Considering the canon of the conceptual movement over the course of the 20th Century, the work of artist Adrian Piper figures in a particularly resonant and explosive way. Working at the forefront of the conceptual project from the late 1960’s onwards, Piper’s work has long confronted and framed questions of race, identity and discrimination in ways that push the viewer into a deep, lasting engagement with concepts and structures of institutionalized racism. This mode of practice, and the artist’s gradual movements towards it over the course of her career sits at the core of her current career retrospective at MoMA, an exhibition that manages to frame the artist’s work historically and socially, while using its conceptual payload to push the viewer into that same sense of identification.
“It seemed that the more clearly and abstractly I learned to think, the more clearly I was able to hear my gut telling me what I needed to do,” Piper wrote in 1996 of her evolution in practice, “and the more pressing it became to do it.” That sense of urgency, and of the philosophical roots that drove it (Piper trained rigorously in Philosophy in the early years of her career and still runs the Berlin Journal of Philosophy), sits at the core of the show, an expansive selection of over 290 works, including drawings, paintings, photographs, multimedia installations, videos, and performances that confront race and its ongoing impact on the state of power and political relations.
The exhibition offers a rare opportunity to experience her provocative and wide-ranging artwork. Occupying the Museum’s entire sixth floor and the Marron Atrium, Adrian Piper: A Synthesis of Intuitions 1965–2016 charts the artist’s five-decade career, including early paintings inspired by the use of LSD; key projects such as Mythic Being (1973), in which Piper has merged her male alter ego with entries from her teenage journals; My Calling (Card) #1 and My Calling (Card) #2 (1986), business card–sized, text-based works that confront the reader’s own racist or sexist tendencies; and What It’s Like, What It Is #3(1991), a large-scale mixed-media installation addressing racist stereotypes.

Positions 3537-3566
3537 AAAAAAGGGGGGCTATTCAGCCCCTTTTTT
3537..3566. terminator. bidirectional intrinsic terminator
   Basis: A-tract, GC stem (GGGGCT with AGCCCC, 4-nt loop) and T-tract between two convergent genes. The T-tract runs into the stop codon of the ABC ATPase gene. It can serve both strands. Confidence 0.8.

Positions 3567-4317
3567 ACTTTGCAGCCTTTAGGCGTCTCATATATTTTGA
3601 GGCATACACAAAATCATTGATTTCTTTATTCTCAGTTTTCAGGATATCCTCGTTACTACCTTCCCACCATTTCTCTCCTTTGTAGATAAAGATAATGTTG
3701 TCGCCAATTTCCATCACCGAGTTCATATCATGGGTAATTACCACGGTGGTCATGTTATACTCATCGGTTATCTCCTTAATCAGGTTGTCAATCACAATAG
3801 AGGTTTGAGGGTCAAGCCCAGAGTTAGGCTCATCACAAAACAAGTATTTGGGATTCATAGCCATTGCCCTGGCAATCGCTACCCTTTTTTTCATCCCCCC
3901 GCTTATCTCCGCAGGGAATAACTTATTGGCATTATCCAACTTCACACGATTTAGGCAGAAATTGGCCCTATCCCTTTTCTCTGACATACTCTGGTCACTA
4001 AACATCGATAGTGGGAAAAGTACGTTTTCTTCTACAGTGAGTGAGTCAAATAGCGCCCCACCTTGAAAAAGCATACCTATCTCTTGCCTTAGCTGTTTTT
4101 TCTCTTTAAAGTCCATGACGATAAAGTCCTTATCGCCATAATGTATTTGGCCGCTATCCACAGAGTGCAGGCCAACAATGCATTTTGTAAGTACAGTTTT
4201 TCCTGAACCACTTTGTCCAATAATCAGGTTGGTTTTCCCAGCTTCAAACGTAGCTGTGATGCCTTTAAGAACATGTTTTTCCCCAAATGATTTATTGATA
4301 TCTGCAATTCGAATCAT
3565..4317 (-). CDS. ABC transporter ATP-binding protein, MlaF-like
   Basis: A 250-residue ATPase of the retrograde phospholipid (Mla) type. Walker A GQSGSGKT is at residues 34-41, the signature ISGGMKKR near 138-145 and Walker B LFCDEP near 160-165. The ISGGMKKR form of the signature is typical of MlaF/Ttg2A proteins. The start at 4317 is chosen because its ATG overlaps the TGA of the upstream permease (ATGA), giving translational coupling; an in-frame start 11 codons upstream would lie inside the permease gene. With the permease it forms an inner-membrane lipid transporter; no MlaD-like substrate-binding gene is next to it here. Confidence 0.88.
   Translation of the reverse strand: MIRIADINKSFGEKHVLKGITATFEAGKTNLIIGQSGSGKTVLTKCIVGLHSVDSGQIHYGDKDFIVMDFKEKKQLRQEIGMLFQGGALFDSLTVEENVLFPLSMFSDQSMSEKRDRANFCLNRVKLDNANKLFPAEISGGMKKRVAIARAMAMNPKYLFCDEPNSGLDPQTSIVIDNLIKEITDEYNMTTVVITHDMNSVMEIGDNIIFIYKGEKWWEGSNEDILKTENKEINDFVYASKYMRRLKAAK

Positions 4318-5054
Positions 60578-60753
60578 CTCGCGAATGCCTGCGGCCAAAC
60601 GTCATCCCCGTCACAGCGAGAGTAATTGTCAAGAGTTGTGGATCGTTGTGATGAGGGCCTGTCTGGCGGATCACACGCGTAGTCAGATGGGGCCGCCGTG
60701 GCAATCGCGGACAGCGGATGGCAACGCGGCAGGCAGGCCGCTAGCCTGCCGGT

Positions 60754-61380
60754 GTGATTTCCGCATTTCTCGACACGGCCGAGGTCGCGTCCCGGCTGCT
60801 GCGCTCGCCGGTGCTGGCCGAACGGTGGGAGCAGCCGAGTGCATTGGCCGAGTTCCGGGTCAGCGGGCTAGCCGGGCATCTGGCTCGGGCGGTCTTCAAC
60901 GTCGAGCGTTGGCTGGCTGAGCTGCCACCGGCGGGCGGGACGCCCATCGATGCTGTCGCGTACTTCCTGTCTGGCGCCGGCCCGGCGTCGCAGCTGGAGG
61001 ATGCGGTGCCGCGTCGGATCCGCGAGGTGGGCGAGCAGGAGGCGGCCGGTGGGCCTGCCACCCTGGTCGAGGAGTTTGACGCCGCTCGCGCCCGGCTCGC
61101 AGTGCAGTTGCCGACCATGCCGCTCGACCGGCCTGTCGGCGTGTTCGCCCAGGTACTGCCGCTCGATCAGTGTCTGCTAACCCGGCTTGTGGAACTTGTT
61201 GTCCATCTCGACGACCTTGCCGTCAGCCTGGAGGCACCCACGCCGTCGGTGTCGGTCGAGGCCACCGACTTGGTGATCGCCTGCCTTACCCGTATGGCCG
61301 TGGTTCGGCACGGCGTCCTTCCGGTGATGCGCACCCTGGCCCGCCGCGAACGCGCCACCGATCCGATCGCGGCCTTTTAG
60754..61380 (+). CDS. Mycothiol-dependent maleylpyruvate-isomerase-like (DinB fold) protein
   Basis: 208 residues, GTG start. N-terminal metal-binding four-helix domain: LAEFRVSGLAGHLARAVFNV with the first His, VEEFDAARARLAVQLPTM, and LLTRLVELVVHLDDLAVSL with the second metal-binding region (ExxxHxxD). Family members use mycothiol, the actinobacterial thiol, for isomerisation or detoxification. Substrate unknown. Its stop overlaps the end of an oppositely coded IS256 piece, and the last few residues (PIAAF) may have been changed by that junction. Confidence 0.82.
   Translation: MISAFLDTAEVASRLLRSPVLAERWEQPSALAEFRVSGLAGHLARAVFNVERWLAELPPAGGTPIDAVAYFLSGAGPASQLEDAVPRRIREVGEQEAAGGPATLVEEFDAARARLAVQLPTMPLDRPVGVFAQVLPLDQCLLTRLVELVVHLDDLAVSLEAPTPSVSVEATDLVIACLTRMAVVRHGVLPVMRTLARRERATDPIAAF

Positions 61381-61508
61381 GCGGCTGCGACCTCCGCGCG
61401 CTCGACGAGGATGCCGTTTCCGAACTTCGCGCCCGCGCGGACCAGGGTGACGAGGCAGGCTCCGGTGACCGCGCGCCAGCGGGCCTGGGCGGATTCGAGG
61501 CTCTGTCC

Throughout, Piper’s ability to understand how identity is framed sits at the core of her work, and how her anticipation of various social conditions of perceptions allows her to embrace and twist the languages and historical modes of race into new arrangements. Piper appears throughout the show as an orchestrator of situations and environments, each time driving the viewer through a dense and elaborate emotional and social landscape that sees them come out on the other side with a more nuanced understanding of the subtle elements and dynamics that accumulate as a composite look at the state of race and politics in America, a vision more important than ever in post-Trump America.
The show is on view through July 2oth.
— D. Creahan
Adrian Piper: A Synthesis of Intuitions, 1965–2016 [MoMA]